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Ext JS – modern framework for creating RIA

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Modern web application has long ceased to be a set of HTML pages, when interaction is reduced to a simple processing on the server. The growing popularity of RIA requires an infrastructure that allows to program complex logic on the client. In connection with this trend towards the creation of JavaScript frameworks that provide a framework for application design in accordance with such well-known patterns like MVC and MVVM.
Ext JS is one of the popular frameworks for building Web applications that look and behave like traditional desktop application. Typically, such an application is a single HTML page container that contains a hierarchy of widgets. A server role is reduced to the processing of AJAX requests and implement the business logic that can be realized only on the server.
To illustrate the above, consider an example using Ext JS. Suppose we are developing a project management application. The basic application abstraction is a task that has the following attributes.

  • Project which is a container of task
  • Description
  • Status (Not Started,In Progress,Closed)
  • Estimation (man hours)
  • Progress (percentage of completion)


Our task – to develop a page that will display a list of tasks, grouped by project.

Model

The first thing to start is to define a model for a task.

Ext.define('PM.model.Task', {
    extend: 'Ext.data.Model',
    fields: [
        { name: 'descr', type: 'string' },
        { name: 'status', type: 'integer' },
        { name: 'estimate', type: 'integer' },
        { name: 'progress', type: 'integer' },
        { name: 'project', type: 'string'}
        ]
});

In this case, the model is simply a set of related fields. The field descr contains a description of task, status is integer constant (0-Not Started ,1-In Progress ,2-Closed), estimate is estimation in man hours, progress stores the percentage of completion and project is the project name. A model must be inherited from Ext.data.model. As you can see, Ext JS offers its own syntax for defining classes, which significantly facilitates the creation of object-oriented applications. For example the method getRemainingHours looks like below.

Ext.define('PM.model.Task', {
    extend: 'Ext.data.Model',
    ...

    getRemainingHours: function () {
        return this.get('estimate') - (100 - this.get('progress')) * this.get('estimate')/100
    }
});

Store

An important aspect when developing an application on the client side is the question of how to receive and store data from the server, and synchronize changes. To solve this problem, Ext JS provides the concept of storage (Store), which is associated with the model. The store implements Repository pattern.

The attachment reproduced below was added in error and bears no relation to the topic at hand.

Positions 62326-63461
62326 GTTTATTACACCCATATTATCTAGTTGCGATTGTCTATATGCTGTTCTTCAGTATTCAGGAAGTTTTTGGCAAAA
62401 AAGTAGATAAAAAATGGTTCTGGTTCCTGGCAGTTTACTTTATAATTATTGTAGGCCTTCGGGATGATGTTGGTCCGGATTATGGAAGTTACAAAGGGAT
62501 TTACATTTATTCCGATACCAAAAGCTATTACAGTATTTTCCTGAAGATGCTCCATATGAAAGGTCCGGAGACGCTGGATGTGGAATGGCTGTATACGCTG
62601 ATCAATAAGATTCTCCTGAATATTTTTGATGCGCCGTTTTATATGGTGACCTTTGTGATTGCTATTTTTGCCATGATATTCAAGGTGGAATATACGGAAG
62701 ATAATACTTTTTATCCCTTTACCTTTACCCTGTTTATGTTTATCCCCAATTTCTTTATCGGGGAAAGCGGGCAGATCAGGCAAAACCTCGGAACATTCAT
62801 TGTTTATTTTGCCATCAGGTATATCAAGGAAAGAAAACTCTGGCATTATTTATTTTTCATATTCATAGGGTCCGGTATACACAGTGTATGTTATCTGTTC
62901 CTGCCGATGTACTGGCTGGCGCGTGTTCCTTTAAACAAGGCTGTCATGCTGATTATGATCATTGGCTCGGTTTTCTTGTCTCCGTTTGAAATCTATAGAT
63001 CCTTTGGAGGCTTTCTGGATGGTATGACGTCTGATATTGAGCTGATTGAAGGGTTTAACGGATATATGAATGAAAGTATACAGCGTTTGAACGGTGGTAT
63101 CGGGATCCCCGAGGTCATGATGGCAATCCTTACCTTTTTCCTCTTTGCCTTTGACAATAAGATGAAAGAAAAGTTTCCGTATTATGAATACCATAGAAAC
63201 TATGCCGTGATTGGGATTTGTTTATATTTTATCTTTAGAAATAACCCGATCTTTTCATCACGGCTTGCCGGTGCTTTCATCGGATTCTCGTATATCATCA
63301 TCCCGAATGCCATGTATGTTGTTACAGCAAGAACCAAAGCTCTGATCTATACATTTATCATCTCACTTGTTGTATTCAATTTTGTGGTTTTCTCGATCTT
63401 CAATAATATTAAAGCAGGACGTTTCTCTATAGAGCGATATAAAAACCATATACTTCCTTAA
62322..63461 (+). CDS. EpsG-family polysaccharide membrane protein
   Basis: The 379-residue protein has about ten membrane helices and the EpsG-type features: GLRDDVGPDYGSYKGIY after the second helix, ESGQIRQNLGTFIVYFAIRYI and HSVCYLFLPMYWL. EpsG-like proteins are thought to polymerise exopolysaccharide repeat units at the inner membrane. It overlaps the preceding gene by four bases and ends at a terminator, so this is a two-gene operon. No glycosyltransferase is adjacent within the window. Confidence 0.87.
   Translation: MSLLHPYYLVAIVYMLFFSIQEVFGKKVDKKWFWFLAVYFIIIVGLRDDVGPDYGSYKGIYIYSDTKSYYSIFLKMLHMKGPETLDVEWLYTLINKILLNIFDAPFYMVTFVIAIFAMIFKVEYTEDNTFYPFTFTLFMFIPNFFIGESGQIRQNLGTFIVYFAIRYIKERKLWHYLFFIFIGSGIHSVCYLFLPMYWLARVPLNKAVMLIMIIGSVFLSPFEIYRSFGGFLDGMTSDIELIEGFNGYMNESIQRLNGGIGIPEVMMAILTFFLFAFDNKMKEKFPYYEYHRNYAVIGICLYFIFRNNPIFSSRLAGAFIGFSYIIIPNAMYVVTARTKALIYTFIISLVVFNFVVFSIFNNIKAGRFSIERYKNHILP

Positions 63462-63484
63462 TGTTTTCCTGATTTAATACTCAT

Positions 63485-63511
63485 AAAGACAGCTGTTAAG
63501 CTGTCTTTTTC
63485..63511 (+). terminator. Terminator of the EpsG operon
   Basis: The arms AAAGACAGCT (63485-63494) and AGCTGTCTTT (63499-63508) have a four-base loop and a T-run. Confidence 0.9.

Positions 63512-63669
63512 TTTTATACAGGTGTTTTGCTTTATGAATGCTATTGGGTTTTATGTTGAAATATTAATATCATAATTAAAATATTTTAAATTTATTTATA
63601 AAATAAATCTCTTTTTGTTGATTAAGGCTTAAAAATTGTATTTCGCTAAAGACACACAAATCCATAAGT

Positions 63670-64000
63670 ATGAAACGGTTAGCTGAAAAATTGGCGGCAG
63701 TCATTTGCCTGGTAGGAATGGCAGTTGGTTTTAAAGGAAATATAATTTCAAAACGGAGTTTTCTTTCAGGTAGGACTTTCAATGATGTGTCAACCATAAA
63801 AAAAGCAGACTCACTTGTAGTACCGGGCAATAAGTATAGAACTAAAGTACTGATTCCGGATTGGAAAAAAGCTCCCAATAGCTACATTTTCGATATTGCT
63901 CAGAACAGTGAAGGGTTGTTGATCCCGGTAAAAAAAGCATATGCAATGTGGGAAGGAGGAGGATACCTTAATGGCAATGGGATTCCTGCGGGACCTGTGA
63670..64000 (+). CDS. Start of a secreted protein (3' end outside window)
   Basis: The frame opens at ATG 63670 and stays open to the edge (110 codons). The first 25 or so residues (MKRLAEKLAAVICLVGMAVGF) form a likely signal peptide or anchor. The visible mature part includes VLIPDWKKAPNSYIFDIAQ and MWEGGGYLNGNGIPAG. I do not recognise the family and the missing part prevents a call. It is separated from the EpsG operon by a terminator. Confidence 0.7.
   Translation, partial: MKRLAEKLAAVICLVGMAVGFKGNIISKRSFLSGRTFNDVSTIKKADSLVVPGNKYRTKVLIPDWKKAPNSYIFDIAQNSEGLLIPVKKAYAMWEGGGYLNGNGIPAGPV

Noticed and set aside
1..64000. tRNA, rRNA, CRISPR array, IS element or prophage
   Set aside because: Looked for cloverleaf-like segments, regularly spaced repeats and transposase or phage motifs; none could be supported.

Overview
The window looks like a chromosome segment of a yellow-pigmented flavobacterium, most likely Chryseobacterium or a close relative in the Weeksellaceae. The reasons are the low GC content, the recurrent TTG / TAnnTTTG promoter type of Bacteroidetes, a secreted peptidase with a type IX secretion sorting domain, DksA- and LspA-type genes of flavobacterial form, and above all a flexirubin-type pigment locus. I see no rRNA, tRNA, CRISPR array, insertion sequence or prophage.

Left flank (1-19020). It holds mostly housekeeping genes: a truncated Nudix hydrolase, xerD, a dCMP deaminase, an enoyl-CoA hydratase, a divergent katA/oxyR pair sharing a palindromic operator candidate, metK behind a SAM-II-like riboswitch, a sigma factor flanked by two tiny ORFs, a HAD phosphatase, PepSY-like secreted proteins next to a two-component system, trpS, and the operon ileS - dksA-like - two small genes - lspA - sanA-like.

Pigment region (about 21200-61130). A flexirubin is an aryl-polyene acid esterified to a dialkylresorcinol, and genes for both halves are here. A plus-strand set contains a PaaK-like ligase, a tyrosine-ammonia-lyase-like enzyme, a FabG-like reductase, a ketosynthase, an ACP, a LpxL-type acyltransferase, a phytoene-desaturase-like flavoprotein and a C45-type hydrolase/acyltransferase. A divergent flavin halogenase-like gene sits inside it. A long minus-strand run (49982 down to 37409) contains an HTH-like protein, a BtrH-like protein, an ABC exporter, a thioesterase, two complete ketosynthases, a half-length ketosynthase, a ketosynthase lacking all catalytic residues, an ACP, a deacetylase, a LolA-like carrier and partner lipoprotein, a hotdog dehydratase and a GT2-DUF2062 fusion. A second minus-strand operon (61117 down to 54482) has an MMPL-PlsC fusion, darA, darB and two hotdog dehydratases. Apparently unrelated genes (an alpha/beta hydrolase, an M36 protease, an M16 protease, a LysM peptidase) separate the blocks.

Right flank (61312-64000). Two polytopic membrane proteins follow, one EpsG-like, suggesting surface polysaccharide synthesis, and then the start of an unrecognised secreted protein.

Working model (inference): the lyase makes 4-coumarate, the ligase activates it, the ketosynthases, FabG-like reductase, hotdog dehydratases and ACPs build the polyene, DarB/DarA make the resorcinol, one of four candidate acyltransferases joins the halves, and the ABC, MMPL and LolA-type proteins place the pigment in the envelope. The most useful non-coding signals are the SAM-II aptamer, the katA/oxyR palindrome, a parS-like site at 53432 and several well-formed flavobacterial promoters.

Ext.define('PM.store.Tasks', {
    extend: 'Ext.data.Store',
    model: 'PM.model.Task',
    groupField: 'project'
});

The above code sets PM.model.Task as data type for a store. Objects are grouped by project field. In addition, you can specify criteria for filtering and sorting. Store is responsible for providing the data requested by other system components. The easiest option is to define an array of data at the store’s initialization.

Ext.define('PM.store.Tasks', {
    extend: 'Ext.data.Store',
    model: 'PM.model.Task',
    groupField: 'project',
    data: [
        { project: 'Flex.Demo', descr: 'Support for build labels within versions', status: 0, estimate: 1, progress: 0 },
        { project: 'OPC server 2.0', descr: 'Customise emails template', status: 1, estimate: 5, progress: 25 },
        { project: 'Flex.Demo', descr: 'Add new type of report', status: 0, estimate: 10, progress: 0 }
    ]
});

View

The view is responsible for showing the model. As a rule, creating a view is to use one or more widgets that are available in Ext JS. In our case, we will use Ext.grid.Panel, which allows you to display a list of tasks in tabular form.

Ext.define('PM.view.List', {
    extend: 'Ext.grid.Panel',
    alias: 'widget.tasklist',

    title: 'My Tasks',
    features: [groupingFeature],
    store: 'Tasks',

    initComponent: function () {
        this.columns = [
            { header: 'Task', dataIndex: 'descr', flex: 1 },
            { header: 'Status', dataIndex: 'status', flex: 1, renderer: formatStatus },
            { header: 'Estimate', dataIndex: 'estimate', flex: 1, renderer: function (val) { return val + 'h'; } },
            { header: 'Progress', dataIndex: 'progress', flex: 1, renderer: function (val) { return val + '%'; } }
        ];

        this.callParent(arguments);
    }
});